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Op-Ed

Solomon: 'Stormy' Forecast as Avenatti's Dealings with Stephanie Clifford Finally Backfire

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Just the title of this piece brings us back to simpler days, a time when the American presidency was the most-viewed daily soap opera in history.

We long for the era when we could all be our version of Abraham Simpson yelling at the clouds, as our innocent, pre-pandemic days languished in good ol’ unctuous politics.

Then this movie star-handsome race car driver of a Los Angeles lawyer appeared on the national scene via the same daily cable news that created the celebrity of our last presidency.

As our narrator in “The Big Lebowski” observed for the ages, “Sometimes there’s a man,” and that man would announce that there was a 50/50 chance he would run for president.

Yet Michael Avenatti did not abide, nor did he become president. The trial that is about to begin is about Avenatti doing what he allegedly did best — swindle money. The money at issue here is what Stephanie Clifford — also known as the “entertainer” Stormy Daniels — was paid for a book deal. To be precise, the trial involves approximately $300,000 that Avenatti diverted to himself from Daniels’ deal.

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Over the past month, Avenatti has been trying to delay the start of the Jan. 24 Manhattan trial, arguing that a surge in COVID-19 makes it impossible for him to have a fair and impartial jury trial. His reasoning here is not unsound, as Avenatti asserts that finding a robust enough cross-section of the jury pool is going to be close to impossible with so many people being affected by a spike in the virus.

This is true, but it’s also the reality of jury trials today.

Avenatti still has yet to report to prison for his conviction on a Nike fraud case. As a memory refresher, Avenatti had the brilliant idea to try to embezzle from and blackmail Nike to the tune of $25 million, and was essentially caught the second he did so.

He was supposed to report to federal prison in September to serve his 30-month sentence following his July conviction in New York. But because he is either going to trial or has gone to trial in several other cases, prosecutors have yet to be able to convince the judge that he should be waiting out the time for his new trials in prison rather than at home.

He has complained that he is stuck in a small one-bedroom apartment. In Venice Beach, California.

Practically, one of two things is more than likely going to happen. It remains possible that, very close to the Jan. 24 trial date, this trial will actually be postponed. There is no doubt that this COVID-19 wave is getting worse and it is not inconceivable that the vast majority of trials across the U.S. are going to be temporarily put on hold.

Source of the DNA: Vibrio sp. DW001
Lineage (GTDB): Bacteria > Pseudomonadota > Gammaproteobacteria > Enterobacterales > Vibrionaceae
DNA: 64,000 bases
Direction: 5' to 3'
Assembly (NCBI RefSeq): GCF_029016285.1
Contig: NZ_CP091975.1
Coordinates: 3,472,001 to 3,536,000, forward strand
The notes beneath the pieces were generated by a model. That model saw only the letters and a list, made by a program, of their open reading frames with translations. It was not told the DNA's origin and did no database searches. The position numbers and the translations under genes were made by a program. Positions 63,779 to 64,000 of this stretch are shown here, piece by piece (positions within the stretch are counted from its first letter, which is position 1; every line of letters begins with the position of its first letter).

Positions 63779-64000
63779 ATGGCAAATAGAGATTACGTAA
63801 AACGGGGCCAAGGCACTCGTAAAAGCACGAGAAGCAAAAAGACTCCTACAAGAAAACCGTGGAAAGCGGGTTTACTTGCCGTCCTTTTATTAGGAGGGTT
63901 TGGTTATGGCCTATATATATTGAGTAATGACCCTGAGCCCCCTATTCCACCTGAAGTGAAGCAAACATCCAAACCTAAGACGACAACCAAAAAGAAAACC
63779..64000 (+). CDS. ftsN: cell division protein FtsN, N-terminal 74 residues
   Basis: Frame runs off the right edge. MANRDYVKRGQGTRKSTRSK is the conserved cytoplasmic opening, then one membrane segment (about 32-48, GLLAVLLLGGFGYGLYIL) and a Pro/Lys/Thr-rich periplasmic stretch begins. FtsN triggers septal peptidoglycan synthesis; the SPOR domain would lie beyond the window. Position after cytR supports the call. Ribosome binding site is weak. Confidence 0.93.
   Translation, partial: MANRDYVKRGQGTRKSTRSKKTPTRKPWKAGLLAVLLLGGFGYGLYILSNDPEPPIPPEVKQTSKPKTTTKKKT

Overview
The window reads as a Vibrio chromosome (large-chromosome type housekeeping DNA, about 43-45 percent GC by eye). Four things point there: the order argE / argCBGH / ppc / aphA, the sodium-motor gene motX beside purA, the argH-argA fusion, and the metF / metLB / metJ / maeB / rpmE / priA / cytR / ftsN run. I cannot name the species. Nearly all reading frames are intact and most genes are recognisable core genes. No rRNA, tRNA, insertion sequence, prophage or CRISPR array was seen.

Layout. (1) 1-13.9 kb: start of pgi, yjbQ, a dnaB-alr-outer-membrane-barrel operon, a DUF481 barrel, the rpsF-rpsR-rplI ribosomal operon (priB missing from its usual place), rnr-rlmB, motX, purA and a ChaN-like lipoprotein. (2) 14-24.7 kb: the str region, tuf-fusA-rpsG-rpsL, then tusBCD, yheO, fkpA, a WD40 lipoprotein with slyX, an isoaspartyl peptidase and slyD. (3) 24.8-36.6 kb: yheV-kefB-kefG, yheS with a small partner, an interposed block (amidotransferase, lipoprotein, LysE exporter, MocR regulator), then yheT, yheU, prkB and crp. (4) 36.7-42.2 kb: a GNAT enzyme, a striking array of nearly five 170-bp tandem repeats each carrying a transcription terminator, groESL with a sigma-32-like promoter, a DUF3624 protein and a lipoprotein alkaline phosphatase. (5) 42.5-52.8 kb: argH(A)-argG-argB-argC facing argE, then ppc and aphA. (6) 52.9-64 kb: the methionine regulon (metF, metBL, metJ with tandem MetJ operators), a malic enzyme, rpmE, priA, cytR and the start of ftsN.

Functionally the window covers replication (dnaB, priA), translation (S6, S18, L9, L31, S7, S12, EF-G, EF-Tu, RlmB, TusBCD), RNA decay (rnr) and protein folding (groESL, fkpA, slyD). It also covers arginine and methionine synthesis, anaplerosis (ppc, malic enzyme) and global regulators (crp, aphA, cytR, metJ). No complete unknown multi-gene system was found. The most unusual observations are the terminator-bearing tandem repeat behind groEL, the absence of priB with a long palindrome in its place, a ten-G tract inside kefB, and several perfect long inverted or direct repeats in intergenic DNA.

The other, and far less palatable, option is that the trial begins and then has to be delayed due to virus-related reasons. This is never good, as it is very difficult for a trial to regain its momentum after an involuntary pause.

Anyone looking for a celebrity trial that has the potential to quickly devolve into a dumpster fire has come to the right place.

Back in November, Avenatti formally requested the inclusion of Daniels’ mental health records in the case. The judge immediately restricted access to the motion, which should have been but wasn’t sealed.

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No matter how the Daniels case turns out, Avenatti’s social calendar is going to be full for some time. He is awaiting retrial in a case in which it was alleged that he embezzled millions from several clients.

One thing that is absolutely certain in the upcoming case is that Avenatti may be facing his most formidable foe yet in Stormy Daniels. She is not a faceless corporation named after a Greek goddess but, as we learned in 2018, has the cunning to actually be one herself.

If you were looking for a celebrity trial where you could break out the popcorn and settle in for some legal fun, you’ve found the one.

The views expressed in this opinion article are those of their author and are not necessarily either shared or endorsed by the owners of this website. If you are interested in contributing an Op-Ed to The Western Journal, you can learn about our submission guidelines and process here.

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Aron Solomon, JD, is the head of strategy for Esquire Digital and the editor of Today’s Esquire. He has taught entrepreneurship at McGill University and the University of Pennsylvania and was the founder of LegalX, the world’s first legal technology accelerator. Aron’s work has been featured in TechCrunch, Fortune, the Independent, The Boston Globe, The Hill and many other leading publications around the world.




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